NOTE: The following article does not contain spoilers for The Dark Knight Rises.

I'm endeavoring to tread as lightly as I possibly can when it comes to spoilers for The Dark Knight Rises this first week, but I don't think I'm exactly giving up the game to say it's extremely unlikely that the series - not the franchise, but this specific iteration of it - will be continuing. Christopher Nolan's Batman movies have been largely about stripping the character and his world of any comic book trappings that might be holding it back from the realm of serious drama. One of those things (from the perspective of Nolan's films, at least) is the genre's inherent episodic endlessness. Rises is meant to be (and has been promoted as) the rarest of superhero movie subspecies: the one that provides a definitive ending rather than the obligatory "to be continued." Please note, aforementioned spoiler-dodgers, that forgoing a "to be continued" ending isn't necessarily the same thing as rendering continuation functionally impossible (Translation: No, I didn't just tell you how the movie ends).

Regardless of whether or not he pulled it off, that's a gutsy move for a filmmaker playing in this sandbox, even one with as much box-office clout as Nolan. Superheroes are the new Cowboys, the go-to symbol of mythic heroism at the movies and most popular action subgenre of the era and Batman is the most popular (individual) hero in the box. Ending the story of "his" Batman is a bold move for Nolan because Warner Bros. would much rather have the franchise continue ad-infinitum. Which is why it came as no surprise that Warner Bros was openly talking about "re-inventing" Batman ("re-inventing" being what you call "rebooting" now that "reboot" is a dirty word) a full year before Rises even came out.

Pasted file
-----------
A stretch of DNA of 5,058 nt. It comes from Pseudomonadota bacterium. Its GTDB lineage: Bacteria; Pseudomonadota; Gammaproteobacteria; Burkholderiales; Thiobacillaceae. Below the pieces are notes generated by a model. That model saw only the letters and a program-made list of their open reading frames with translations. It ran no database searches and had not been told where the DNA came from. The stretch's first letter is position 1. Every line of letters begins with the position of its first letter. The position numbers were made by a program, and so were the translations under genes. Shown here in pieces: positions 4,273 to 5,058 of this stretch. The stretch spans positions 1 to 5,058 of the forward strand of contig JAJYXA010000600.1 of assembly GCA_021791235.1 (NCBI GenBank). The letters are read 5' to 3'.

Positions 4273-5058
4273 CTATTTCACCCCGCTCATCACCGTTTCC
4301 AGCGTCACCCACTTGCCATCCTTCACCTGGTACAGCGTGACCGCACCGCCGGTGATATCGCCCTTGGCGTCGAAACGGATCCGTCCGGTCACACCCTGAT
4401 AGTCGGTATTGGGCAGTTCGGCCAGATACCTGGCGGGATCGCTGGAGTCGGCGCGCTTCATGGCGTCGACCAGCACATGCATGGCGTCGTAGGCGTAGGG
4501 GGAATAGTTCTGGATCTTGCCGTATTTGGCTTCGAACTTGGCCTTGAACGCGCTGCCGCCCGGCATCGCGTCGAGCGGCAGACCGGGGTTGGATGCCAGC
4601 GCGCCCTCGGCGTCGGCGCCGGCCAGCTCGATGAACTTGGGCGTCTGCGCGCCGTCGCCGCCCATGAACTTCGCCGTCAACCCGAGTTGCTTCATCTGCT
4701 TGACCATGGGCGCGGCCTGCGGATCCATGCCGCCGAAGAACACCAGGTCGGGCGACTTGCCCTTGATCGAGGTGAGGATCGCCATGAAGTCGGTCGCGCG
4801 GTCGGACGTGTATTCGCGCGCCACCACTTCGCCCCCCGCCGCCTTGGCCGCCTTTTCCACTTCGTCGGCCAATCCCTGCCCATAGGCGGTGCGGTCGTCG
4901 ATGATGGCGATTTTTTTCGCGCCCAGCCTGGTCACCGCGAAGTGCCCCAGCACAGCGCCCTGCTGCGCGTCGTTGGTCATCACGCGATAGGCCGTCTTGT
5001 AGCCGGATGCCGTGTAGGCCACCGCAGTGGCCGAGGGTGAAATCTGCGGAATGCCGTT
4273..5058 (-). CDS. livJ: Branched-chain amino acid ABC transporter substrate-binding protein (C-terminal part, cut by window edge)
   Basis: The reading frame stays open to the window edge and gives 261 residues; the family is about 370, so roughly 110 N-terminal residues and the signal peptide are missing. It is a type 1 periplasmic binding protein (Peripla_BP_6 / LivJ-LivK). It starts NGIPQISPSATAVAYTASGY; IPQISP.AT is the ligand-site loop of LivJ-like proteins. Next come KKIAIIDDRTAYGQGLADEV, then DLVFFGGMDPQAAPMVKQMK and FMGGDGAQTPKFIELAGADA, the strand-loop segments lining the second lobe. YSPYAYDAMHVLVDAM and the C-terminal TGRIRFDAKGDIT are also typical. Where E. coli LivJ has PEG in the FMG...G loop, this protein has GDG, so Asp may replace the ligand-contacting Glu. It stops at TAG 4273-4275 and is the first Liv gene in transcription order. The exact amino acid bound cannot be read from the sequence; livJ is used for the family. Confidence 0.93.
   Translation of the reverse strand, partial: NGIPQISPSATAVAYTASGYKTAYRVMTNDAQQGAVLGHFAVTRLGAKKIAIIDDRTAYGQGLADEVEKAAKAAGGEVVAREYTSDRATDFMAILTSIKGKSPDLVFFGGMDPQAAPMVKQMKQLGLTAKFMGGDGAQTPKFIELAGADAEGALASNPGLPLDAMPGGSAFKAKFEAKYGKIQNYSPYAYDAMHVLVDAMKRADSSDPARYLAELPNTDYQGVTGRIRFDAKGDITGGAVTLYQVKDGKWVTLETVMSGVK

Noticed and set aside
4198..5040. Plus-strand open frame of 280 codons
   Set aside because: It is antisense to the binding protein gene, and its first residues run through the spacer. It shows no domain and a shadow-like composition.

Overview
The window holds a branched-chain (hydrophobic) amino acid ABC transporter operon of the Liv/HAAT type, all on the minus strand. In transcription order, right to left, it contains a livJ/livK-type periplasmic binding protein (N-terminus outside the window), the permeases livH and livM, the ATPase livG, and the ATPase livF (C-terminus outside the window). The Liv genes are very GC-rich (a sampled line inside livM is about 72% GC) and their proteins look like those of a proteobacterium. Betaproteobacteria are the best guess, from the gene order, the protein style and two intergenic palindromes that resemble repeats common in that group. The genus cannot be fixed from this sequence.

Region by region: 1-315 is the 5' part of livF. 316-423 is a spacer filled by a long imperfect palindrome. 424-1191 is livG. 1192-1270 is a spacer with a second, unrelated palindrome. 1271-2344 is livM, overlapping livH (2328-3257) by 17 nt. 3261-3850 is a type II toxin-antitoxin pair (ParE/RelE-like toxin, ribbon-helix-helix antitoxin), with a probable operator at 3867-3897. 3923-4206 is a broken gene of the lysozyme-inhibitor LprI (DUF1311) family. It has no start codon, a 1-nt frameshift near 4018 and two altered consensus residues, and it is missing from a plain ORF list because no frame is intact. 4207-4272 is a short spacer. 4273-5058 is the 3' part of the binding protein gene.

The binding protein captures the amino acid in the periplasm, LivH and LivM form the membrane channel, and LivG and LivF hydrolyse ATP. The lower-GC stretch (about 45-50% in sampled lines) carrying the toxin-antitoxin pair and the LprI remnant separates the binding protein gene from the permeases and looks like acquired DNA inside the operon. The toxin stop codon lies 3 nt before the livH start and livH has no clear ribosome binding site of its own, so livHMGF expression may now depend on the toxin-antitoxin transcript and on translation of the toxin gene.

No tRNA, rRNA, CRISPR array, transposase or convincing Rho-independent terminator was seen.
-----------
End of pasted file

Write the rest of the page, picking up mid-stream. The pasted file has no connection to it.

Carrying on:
Bottom line: Sooner than later, there will be more Batman, likely in the form of a new series of Batman movies. The only thing that can be safely surmised about it is that it will almost certainly be a more "traditional" superhero experience to better gel with Warner's plans for an Avengers-style shared universe for the various members of The Justice League.

With that in mind, your humble correspondent here presents several suggestions for how such a reboot might best be accomplished, along with a heartfelt and sincere thank you and goodbye to my readers as I fully expect Warner Bros. will momentarily be whisking me off to Hollywood to shower me in money for the rights to these brilliant pitches.

The Silver Lining

In comics fandom, the Silver Age refers to the period of publishing between the mid-1950s and 1970s, roughly framed by the re-establishment of the superhero genre beginning with the debut of DC's new "The Flash" in 1956 and ending with Marvel Comics' "The Night Gwen Stacy Died" in 1971 (the latter being seen as the most-visible acknowledgment of the new reality of a growing teen and college-age readership). In current parlance, it's a shorthand for comic writers (and more recently videogame designers) to indicate that they're doing something more in line with the general "before the 90s" swath of comic visuals.

At this point the "Silver Age Revival" thing is so pervasive that going that route for the movies (elaborate supervillains, boy sidekicks, storylines adequately described as "capers") would basically be playing follow the leader, but it's hardly the worst idea in the world. If nothing else, it'd be a trip to see blue and gray Batman, Robin and all the other "not dark enough for the movies" elements getting the big-screen workout, possibly alongside some of the more off-beat nemeses like Man-Bat or Mad Hatter.

And if you do it soon enough, you'll probably be greeted with great enthusiasm by batfans who're currently under 10 and spent the first hour of Rises wondering where the hell Batman was.

Take It to TV

Movies are expensive. Actors are human and get busy. This makes setting up a multi-film franchise difficult, and setting up a multi-franchise franchise nearly impossible. You want a ready-made Batman waiting on deck for Justice League while you introduce/re-introduce people to Wonder Woman, Superman and the rest. I get that. But does it have to be a movie?

TV is big business right now, especially episodic genre material. Game of Thrones, much? True Blood? Heck, Doctor Who, once the definition of cult-obscurity in the U.S., is suddenly must-see TV for scads of Netflix-marathoning mainstream viewers. Batman is almost ridiculously well-suited to this landscape (a superhero, a huge supporting cast and it's a crime-procedural?) and you could keep him active for less money than a movie while everything else falls into place.

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